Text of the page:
The first is the chance hybridisation between the African palm and the American oil palm, which “in some areas, such as the Magdalena valley, grew wild in areas that were used for plantations and now grows as isolated individuals in the surrounding areas”, he says.
The second is the potential of African oil palm as an invasive species. “I have observed African palm growing spontaneously in forests in the Magdalena Medio valley and around Leticia and Inírida,” Bernal says, highlighting three different corners of the country. “In Leticia [at the Amazonian border with Peru and Brazil], for example, it has invaded forests where, due to its large size, it probably displaces native species,” Bernal says.
And thirdly, there is the threat of the palm weevil, an insect originating in tropical Asia that may have arrived in western Colombia, “presumably as a result of the increase in African palm cultivation,” Bernal adds. This bug has already threatened crops such as the chontaduro, or peach palm, in Buenaventura on the Pacific coast, where they ended up eating a large part of the plantation.
Another sustainability challenge is the use of water. Oil palm is a notoriously thirsty crop grown in lowland and humid areas. In María la Baja, Bolívar department, for example, supply has become stressed in every dry season. “This can come into conflict with other crops and also with the water supply for people who live around these crops,” warns Ocampo-Peñuela. She adds that pesticides applied to oil palm can also affect the quality of water and irrigation for other crops in the area.
The view for the future
Any new palm cultivation planned in Colombia must be designed to have a positive impact on the environment, and this is precisely the challenge that Ocampo-Peñuela is working on. She is currently studying which characteristics of forests with a high density of palm are best for biodiversity. There are a number of key questions, she tells Diálogo Chino: “If you are going to design a palm plantation and you want to restore the ecosystem as well, what would that restoration strategy be and how should you plant those trees in the palm landscape? How far can a bird or a mammal move within the palm [plantation] to reach its other habitat or its other patch of forest?”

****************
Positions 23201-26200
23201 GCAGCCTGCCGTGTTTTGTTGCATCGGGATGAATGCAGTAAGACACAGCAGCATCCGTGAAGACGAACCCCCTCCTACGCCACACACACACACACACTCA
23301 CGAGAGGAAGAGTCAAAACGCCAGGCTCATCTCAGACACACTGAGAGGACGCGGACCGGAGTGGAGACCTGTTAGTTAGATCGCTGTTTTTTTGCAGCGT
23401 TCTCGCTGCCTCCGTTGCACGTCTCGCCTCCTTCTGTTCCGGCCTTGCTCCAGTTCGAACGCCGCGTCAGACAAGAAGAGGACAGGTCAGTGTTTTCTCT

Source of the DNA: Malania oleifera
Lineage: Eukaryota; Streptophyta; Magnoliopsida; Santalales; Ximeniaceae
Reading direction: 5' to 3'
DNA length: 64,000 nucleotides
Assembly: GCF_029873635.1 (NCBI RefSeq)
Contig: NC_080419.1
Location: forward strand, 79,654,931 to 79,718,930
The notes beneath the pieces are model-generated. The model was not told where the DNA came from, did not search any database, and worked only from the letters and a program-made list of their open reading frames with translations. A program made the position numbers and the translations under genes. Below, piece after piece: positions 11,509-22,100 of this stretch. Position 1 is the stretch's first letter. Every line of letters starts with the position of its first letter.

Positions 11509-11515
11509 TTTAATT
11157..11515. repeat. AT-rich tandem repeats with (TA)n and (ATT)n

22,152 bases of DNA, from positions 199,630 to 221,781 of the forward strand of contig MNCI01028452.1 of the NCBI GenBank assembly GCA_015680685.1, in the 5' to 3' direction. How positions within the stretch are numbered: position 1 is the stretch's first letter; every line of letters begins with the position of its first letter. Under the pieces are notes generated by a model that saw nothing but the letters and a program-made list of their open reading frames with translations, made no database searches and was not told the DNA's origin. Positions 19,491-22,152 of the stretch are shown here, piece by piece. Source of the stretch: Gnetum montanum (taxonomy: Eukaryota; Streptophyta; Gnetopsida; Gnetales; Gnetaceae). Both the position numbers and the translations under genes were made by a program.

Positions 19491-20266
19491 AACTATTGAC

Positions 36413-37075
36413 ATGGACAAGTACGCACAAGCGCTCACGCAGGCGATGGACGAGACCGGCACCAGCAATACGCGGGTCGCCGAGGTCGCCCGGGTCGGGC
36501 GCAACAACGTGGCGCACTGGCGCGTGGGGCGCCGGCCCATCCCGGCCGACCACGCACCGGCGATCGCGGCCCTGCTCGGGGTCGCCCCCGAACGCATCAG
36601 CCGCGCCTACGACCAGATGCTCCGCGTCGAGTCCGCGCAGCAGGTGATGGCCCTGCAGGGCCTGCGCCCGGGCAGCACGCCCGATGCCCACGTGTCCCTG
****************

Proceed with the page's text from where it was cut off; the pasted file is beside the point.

According to the International Union for the Conservation of Nature, alternative vegetable oils such as soybean, canola or sunflower need up to nine times more area to produce equivalent amounts of oil. This scenario is ideal for a Colombian palm agro-industry that still has huge potential areas for expansion – with as much as 44 million hectares of degraded land available, according to some claims.
However, this also entails a huge responsibility. Land conversion may not be necessary for the reasonable expansion of palm oil in Colombia, but the country and its producers must keep close tabs on other ecological challenges to ensure its good record on sustainability stays on track. And while nearly 30% of its current production meets sustainable certification, efforts to raise this percentage must continue, amid vertiginous global demand and growing ambition from palm oil businesses.